Bets Are Off/Cakewalk Review

One of the many items I picked up at Comic-Con was this little gem. Creator Nate Powell recently won the Ignatz Award for Outstanding Artist and his awesome Swallow Me Whole (which I reviewed for Extra Sequential #3) deservedly won the Eisner at the Con in July. With this self-released 32 page zine, you’ll find two tales, in a flip book format, adressing similar youth uncertainty as seen in Swallow.

Powell, who expands his cool factor by being in a band called Universe, has such a distinctive style that colour seems just unnecessary. The wonderfully fluid lines, the slightly sketchy textures and the abandonment of typical panel borders that show in his work add to the meandering narrative that blurs fiction and fantasy.

Cakewalk/Bets Are Off

Cakewalk is written by Rachel Bormann and is certainly the highlight. Young Sara puts charcoal on her face and dresses up like Aunt Jemima, an African-American stereotype from America’s less tolerant roots. Now, being an Aussie I’m only vaguely familar with the association of the name (and my countrymen’s recent Hey, Hey It’s Saturday black-face sketch isn’t helping to educate us), so perhaps Americans may bring more emotional content upon reading this short tale. Apparently the term Cakewalk refers to a dance done by slaves in plantations in the 1800s. However, there’s no prior info necessary to enjoy this tale. Powell uses so few lines to such great effect that you can’t help but feel sorry for Sara and the rude awakening she receives from her students and teachers. She only wanted to be unique and daring like the character she’s dressed as, but amongst the vampires and Ninja Turtles she just comes off as an accidental racist. Bormann scripts it perfectly, chronicling the tragic steps of a young girl’s descent from naivete to adult truth.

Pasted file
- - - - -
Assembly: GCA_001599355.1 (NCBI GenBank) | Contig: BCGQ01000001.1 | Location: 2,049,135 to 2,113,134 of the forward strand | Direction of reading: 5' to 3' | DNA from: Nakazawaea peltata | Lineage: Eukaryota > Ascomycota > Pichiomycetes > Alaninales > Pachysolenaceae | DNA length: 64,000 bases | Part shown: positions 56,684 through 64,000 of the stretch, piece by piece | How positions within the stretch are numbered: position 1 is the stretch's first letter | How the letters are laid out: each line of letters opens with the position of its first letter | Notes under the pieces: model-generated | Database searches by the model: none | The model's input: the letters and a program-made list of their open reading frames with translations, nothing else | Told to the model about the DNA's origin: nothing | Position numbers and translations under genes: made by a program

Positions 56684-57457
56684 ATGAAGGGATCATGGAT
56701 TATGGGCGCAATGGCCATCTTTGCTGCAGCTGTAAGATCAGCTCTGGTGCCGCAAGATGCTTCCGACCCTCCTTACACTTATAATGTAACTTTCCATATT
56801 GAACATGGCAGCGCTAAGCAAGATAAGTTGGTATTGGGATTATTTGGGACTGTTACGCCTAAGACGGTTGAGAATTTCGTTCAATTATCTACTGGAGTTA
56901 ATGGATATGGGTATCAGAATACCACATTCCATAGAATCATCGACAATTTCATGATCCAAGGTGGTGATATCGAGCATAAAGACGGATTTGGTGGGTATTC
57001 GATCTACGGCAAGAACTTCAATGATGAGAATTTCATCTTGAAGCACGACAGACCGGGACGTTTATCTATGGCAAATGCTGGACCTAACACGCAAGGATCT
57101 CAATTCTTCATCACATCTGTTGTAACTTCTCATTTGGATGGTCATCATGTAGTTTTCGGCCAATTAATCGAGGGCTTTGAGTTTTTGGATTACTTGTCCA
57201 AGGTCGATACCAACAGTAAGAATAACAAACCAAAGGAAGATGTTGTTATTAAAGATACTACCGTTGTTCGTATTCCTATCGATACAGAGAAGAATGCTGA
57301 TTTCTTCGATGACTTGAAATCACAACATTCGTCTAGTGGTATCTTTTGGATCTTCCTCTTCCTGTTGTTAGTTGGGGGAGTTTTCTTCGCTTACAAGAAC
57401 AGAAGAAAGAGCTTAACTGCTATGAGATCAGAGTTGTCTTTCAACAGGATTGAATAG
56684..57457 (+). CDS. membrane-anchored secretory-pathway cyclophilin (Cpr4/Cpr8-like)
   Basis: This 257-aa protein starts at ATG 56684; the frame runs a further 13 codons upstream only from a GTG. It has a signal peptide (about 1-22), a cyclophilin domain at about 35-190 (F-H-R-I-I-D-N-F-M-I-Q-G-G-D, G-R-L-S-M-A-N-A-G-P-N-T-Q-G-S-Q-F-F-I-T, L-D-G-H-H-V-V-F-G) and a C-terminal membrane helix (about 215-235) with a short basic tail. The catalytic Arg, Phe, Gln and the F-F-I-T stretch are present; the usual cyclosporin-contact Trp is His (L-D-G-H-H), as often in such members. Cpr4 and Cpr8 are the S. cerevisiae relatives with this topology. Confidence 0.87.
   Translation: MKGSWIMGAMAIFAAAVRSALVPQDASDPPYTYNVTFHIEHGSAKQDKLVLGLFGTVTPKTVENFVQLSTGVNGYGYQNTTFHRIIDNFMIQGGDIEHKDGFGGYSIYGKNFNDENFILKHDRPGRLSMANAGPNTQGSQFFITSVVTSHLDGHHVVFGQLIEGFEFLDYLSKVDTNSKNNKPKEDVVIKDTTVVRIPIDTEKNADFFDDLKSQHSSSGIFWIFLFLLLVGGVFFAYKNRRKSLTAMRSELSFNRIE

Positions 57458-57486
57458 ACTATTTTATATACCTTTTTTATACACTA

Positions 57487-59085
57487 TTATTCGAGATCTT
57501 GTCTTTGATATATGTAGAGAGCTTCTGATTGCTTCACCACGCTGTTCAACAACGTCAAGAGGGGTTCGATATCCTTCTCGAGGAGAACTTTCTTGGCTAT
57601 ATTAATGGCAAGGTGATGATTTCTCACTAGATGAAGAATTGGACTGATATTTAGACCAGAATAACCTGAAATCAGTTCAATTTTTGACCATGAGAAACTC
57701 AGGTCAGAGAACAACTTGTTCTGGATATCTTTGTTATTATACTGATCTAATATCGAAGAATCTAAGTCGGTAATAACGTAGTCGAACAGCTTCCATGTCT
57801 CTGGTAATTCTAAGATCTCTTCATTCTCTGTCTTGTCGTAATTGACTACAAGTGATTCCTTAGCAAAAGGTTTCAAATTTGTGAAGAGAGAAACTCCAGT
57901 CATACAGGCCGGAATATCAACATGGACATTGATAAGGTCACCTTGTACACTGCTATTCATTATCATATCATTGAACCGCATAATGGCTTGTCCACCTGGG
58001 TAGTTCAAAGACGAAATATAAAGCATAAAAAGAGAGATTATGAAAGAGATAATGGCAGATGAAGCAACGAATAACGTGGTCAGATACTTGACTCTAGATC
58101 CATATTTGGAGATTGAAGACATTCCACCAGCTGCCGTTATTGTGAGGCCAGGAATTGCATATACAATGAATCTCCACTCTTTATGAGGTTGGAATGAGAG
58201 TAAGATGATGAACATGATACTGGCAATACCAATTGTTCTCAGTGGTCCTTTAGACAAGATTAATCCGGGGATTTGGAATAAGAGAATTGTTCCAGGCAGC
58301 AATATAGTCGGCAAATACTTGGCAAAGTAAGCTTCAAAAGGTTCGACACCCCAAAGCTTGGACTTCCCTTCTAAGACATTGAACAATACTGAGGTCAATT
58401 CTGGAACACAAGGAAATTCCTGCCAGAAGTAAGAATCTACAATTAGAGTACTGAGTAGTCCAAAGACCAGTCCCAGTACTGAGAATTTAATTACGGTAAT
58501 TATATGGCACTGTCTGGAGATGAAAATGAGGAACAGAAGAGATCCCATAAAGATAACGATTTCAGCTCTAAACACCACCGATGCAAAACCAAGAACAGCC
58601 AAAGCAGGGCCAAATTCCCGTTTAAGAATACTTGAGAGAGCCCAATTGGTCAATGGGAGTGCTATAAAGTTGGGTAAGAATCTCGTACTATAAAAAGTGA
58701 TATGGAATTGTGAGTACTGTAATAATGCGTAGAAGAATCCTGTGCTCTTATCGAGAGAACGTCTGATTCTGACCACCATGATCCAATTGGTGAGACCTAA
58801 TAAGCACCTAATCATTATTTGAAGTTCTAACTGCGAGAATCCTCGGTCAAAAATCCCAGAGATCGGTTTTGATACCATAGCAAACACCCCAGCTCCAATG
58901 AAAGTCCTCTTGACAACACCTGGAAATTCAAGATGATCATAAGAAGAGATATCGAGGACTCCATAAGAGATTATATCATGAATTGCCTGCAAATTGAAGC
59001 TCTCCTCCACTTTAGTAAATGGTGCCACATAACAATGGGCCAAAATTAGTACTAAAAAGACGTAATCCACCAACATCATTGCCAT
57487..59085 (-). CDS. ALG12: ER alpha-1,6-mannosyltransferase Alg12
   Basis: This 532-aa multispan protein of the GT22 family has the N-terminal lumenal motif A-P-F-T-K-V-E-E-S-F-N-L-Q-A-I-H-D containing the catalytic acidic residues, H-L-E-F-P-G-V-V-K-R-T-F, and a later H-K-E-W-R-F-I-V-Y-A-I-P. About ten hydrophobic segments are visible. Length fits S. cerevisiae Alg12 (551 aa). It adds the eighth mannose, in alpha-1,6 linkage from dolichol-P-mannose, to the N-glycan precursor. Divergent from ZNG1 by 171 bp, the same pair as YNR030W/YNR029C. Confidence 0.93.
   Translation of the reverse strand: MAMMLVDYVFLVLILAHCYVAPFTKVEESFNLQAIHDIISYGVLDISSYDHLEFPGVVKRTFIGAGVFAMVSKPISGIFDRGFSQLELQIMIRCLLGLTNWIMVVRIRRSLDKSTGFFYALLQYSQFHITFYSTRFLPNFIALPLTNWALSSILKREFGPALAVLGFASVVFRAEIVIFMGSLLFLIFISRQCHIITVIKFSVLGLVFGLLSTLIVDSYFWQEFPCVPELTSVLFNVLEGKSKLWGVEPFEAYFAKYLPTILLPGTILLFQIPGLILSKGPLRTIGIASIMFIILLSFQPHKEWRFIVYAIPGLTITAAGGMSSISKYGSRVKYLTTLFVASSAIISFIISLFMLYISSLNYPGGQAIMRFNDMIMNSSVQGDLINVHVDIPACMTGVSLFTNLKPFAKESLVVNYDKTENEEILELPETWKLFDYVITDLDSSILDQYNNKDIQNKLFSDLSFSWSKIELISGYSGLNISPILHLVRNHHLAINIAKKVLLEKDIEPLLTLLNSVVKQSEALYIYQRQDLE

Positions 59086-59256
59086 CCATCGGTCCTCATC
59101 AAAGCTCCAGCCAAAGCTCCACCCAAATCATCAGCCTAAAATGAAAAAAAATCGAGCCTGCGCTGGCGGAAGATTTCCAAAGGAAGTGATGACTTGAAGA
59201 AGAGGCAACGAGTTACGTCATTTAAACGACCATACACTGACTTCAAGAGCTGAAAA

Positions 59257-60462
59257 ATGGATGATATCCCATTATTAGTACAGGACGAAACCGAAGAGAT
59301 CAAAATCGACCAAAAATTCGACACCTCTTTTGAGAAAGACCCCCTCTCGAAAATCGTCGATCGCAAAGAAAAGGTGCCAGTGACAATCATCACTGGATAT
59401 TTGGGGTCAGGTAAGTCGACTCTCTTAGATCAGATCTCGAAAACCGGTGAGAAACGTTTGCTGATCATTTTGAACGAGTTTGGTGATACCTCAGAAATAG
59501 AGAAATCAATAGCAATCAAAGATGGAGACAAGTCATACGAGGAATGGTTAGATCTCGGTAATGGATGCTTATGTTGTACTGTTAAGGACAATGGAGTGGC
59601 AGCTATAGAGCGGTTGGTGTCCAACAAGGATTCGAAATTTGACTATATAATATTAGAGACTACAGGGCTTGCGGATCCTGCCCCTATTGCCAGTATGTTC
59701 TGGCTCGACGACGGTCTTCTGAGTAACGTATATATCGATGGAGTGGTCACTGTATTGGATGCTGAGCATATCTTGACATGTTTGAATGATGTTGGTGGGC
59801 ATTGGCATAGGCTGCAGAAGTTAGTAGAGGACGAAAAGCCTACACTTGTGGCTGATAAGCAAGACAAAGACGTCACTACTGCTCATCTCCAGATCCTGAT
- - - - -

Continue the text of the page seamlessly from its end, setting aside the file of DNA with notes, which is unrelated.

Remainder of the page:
On the flipside is Bets Are Off, all by Powell. Whereas he uses a lot of white in the Cakewalk pages, Bets is filled with black. The 9 page tale follows a young couple leaving home and is based on a song entitled The Get-Away by Pretty Girls Make Graves. It’s not as powerful as Cakewalk, but the lyrical dialogue gives it a certain emotional resonance.

If you’re a fan of Jeff Lemire’s work (The Essex County Trilogy, Sweet Tooth) you’ll find anything by Powell hard to resist. Both men show an uncanny ability to make only a few pages land with a thud. For more of Powell’s work, check out his awesomely-named website.

You can grab the Cakewalk/Bets Are off flipbook for only $2.50 from Microcosm Publishing.

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